Monday, March 16, 2015

The One With The Information Desk #sol15

Every Tuesday, I participate in the Slice of Life challenge at Two Writing Teachers. Every March, the Slice of Life Challenge is a month-long experience where Slicers post every single day for the entire month. I'm joining in on the monthly challenge this year! For more information on what a Slice of Life post is about, you can go here.

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In college, I worked at the front desk of the university library. When you entered the mammoth building, you walked up a half-flight of steps and there before you was the Information Desk. There I would sit, behind the desk at a computer where people could ask me questions. Sometimes I shelved books in the Reference Department or worked on special projects but for the most part, I could be found sitting at the Information Desk.

People asked questions about how to use the databases or how to find a certain part of the library. I would refer them to departments, floors, people. Sometimes, people just wanted to chat. Or they would ask their question, and then start to chat.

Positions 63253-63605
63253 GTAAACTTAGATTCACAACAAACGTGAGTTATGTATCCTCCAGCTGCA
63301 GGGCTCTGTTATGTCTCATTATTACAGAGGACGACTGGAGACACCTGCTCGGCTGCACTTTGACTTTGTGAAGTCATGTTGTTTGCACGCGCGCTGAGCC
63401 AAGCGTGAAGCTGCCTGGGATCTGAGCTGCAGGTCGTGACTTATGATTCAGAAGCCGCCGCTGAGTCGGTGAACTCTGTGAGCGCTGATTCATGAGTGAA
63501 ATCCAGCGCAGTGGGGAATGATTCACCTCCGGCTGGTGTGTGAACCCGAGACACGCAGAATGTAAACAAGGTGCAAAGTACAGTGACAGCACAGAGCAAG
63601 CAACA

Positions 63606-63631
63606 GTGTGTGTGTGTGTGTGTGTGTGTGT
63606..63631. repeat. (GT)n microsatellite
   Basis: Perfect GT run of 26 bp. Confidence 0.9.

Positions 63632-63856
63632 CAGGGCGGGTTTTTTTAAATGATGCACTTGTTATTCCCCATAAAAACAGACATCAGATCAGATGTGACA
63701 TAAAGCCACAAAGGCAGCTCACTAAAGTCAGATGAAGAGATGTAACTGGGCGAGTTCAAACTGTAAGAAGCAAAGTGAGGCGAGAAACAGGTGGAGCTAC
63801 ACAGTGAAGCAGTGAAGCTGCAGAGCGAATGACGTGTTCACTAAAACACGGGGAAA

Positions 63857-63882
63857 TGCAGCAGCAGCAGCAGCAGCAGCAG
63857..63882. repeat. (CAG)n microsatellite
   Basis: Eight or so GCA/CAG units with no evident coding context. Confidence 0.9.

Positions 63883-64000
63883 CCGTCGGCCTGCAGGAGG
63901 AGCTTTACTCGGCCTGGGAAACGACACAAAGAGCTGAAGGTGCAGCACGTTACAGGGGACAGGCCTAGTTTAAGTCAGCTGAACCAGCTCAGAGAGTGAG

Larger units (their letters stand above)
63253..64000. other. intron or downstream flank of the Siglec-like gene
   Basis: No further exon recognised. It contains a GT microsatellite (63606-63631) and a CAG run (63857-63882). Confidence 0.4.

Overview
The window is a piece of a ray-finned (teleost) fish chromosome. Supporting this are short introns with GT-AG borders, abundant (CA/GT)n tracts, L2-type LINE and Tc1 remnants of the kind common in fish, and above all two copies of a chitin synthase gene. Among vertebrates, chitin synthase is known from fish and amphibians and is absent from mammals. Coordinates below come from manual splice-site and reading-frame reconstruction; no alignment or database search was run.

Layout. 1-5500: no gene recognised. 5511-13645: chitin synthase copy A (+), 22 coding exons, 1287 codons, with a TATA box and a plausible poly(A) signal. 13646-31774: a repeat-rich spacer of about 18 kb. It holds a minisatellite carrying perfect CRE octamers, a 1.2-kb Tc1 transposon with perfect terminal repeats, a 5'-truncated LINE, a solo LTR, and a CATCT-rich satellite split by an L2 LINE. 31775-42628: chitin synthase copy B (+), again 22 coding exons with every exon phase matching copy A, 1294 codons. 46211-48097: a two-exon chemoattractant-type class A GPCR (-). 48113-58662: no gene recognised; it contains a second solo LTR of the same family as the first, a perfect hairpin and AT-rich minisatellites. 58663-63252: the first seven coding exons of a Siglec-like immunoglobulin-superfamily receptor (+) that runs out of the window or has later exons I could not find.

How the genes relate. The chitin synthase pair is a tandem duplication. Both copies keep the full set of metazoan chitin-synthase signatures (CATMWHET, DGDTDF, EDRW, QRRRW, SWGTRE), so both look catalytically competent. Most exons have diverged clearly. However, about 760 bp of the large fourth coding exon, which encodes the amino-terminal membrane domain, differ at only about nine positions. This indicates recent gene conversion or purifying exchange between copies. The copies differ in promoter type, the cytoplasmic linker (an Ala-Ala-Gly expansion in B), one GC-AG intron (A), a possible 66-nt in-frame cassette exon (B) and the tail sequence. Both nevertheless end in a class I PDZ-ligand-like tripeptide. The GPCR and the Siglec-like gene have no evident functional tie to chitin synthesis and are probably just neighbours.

I love meeting new people but I was shocked by how many people asked me,

"What are you?" 
"Where are you from?" 

This was not a question I was used to people asking me. 

This was not a question I ever asked people. 

It's a hard question for me to answer. Honestly, I'm from a northern suburb of Chicago. That's where I was born, that's where I grew up. My mom is from Guatemala but to this day, I've never been. My dad's side of the family is Irish and Welsh, but I've never been there either.

I still get asked this question a lot.

Just last week, a fifth grader turned to me, 
and asked, "Where are you from?" 
I smiled at her and explained, 
"My mom is from Guatemala and my dad is Irish and Welsh."
She nodded at me and went back to her work.

At first, I was taken aback by these questions but I think I understand why people ask them. 
People want to connect. 
People want to fit in, 
they want to see what similarities they might have to me. 
People want to understand, 
they want to learn about me and hear my story. 

I'm glad people ask. 

I would rather people ask in a curious way so I can explain 
who I am, 
what I am, 
where I come from, 

rather than be judged. 

How much better could the world be if we all tried to understand each other more?

To read my previous Slice of Life posts, click on any link below:

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